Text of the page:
Tag Archives: Esther Howard

Detour (1945, Edgar G. Ulmer)

Detour should be episodic, but it's not. The film chronicles the misadventures of Tom Neal's night club pianist, who's stuck not being good enough for Carnegie Hall and having a fickle fiancée (Claudia Drake) from the outset. When he does decide to follow her out to her dreams in California, instead of saving bus fare, he hitchhikes and things go badly for him.

Along the way–and even from the opening bookend (Detour's almost entirely in flashback)–he runs across interesting people and situations. And even though Martin Goldsmith's script has some great stuff in it, neither director Ulmer nor Goldsmith turn these little encounters into vignettes. They're part of a lengthy narrative, with Neal doing a voiceover for the whole thing. The result is a seventy minute picture with some boring spots, which it shouldn't have.

Part of the problem is how long it takes Detour to define itself. The script has a full first act setting up Neal's uninteresting back story. He's a whiny jerk, Drake isn't likable, Ulmer doesn't have to budget to do big club scenes–but Goldsmith's script does make it all interesting. Neal doesn't even give a good performance.

Things start getting interesting after the hitchhiking montage when Edmund MacDonald picks up Neal. MacDonald's a real creep; it softens Neal up a bit. But he's just a MacGuffin to get Ann Savage into the picture. She's a realistically, thoughtfully conceived evil human being. Savage is occasionally histrionic, but she makes Detour special.

Otherwise, it'd just be boring.

1.5/4★½

CREDITS

Directed by Edgar G. Ulmer; screenplay by Martin Goldsmith, based on his novel; director of photography, Benjamin H. Kline; edited by George McGuire; music by Leo Erdody; produced by Leon Fromkess; released by Producers Releasing Corporation.

Starring Tom Neal (Al Roberts), Ann Savage (Vera), Claudia Drake (Sue Harvey), Edmund MacDonald (Charles Haskell Jr.), Tim Ryan (Nevada Diner Proprietor), Esther Howard (Diner Waitress) and Pat Gleason (Joe).


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Below the Sea (1933, Albert S. Rogell)

Below the Sea really should be good. It’s got a great–somewhat startling when viewed today–opening, it’s got excellent special effects and Albert S. Rogell has some fantastic composition. But it all goes wrong.

The opening is set in 1917 on a German U-boat. It’s carrying gold through the Caribbean and gets sunk following a battle with an American ship. Why the ship’s carrying gold is never explained–not in English anyway. That startling opening is the lack of English. The whole scene on the U-boat plays in German, which makes Below the Sea very different and very unexpected. The prologue’s just great.

Then the descent begins. Frederick Vogeding–the U-boat captain who survives–teams with deep sea diver Ralph Bellamy to recover the gold. There’s a useless sequence with their first attempt to get it, which fails. What’s so strange about this part of the film is how it’s just a time waster. It’s got some impressive storm at sea special effects, but there’s no narrative value.

But it’s a lot better than what follows.

For all the great shots Rogell can compose, he can’t direct actors. Vogeding’s the only principal who turns in a good performance. Fay Wray and Bellamy are both terrible. When their romance begins, their performances only get worse. Writer Jo Swerling seems to think his characters are charming, but neither are. Swerling establishes Bellamy early on as a violent, murderous thug. Exactly the protagonist one wants to spend a movie with. Wray’s character is just annoying and poorly written; she’d be likable if Wray’s performances was any good.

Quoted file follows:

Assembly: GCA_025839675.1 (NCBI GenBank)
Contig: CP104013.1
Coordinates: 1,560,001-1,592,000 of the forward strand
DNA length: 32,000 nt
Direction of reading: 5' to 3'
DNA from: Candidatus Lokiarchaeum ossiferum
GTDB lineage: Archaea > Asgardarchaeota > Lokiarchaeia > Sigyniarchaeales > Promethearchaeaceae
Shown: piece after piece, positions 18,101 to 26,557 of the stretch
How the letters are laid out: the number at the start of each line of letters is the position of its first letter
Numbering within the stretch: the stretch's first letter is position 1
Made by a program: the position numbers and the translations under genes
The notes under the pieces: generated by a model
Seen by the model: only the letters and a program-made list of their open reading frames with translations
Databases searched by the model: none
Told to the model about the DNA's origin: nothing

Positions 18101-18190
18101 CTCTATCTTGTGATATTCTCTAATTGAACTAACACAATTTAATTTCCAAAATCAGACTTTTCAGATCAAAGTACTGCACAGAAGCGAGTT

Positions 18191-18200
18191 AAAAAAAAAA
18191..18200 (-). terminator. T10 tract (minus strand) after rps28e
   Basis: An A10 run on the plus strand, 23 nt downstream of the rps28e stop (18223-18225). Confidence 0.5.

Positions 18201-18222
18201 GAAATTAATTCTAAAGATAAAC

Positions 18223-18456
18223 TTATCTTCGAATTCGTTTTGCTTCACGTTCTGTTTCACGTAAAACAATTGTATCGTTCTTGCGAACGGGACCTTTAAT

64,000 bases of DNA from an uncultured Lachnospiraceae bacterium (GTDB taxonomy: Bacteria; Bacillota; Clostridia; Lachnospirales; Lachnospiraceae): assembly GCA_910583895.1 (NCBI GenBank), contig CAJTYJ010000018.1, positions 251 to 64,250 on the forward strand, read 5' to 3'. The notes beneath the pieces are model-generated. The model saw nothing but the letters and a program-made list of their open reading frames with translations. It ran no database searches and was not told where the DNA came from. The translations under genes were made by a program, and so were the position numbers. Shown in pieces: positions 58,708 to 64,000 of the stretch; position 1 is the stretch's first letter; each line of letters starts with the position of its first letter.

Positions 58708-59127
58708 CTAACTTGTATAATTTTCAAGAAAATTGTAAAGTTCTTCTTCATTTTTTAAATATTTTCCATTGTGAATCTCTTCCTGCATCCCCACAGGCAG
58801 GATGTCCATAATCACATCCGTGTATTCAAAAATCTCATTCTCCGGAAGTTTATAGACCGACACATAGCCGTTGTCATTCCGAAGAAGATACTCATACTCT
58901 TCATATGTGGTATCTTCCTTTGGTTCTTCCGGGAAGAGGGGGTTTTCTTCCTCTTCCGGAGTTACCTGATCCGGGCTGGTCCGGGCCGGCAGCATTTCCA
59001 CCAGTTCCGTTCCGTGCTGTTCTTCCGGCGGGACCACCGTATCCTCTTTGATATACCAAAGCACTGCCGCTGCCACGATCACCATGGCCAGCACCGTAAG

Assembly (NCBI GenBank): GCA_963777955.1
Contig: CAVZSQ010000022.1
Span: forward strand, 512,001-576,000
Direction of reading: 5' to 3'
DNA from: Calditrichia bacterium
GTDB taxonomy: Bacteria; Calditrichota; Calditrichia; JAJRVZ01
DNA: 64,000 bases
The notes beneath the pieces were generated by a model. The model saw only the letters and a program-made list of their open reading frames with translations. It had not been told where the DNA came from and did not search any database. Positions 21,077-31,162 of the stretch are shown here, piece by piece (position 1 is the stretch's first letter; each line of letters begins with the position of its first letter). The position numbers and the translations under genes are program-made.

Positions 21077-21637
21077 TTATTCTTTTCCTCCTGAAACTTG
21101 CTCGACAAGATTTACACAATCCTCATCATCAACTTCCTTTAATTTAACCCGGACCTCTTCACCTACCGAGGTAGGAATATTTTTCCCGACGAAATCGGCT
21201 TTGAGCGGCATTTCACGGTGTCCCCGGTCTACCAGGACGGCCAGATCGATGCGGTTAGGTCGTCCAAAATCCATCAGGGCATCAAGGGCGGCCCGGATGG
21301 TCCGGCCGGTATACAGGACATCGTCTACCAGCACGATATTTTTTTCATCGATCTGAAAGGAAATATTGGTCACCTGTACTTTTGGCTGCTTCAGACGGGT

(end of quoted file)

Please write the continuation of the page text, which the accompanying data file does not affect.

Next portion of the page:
The film’s moderately watchable just because of the treasure hunt aspect, with the fine underwater photography and the nice special effects sequence at the end–Bellamy, in diving suit, versus a giant octopus (to save Wray, of course)–the gravy. And Rogell never disappoints in terms of composition. He’s always framing something beautifully, but the movie just gets worse and worse.

The predictability is a real problem, but worse is the lack of interest in the film’s story. While the treasure hunt aspect is the main plot, there’s a rather interesting subplot about scientific exploration of the ocean. Maybe it isn’t interesting, maybe it only is compared to the terrible romance.

And the romance is a real problem. Wray is presented as a headstrong, independent woman–who needs the rough and tumble Bellamy to break her of that independence. The lack of sympathy the movie tries to kindle for Bellamy is kind of interesting, but not really worth any examination or consideration. Every chance the movie has to excel, it fails. The script’s poor, the leads who should be good are quite the opposite and the director doesn’t seem to know what’s going on.

It’s a disappointment to be sure, but I’m not sure if it’s surprising for anything other than the bad performances from Wray and Bellamy, both of whom I expected to be good. I don’t even want to think about how badly they failed chemistry.

That German language opening, however, is real interesting.

0/4ⓏⒺⓇⓄ

CREDITS

Directed by Albert S. Rogell; written by Jo Swerling; director of photography, Joseph Walker; edited by Jack Dennis; released by Columbia Pictures.

Starring Ralph Bellamy (Steve McCreary), Fay Wray (Diana Templeton), Frederick Vogeding (Captain Von Boulton), Esther Howard (Lily), Paul Page (Bert Jackson), Trevor Bland (Horace Waldridge) and William J. Kelly (Dr. Chapman).


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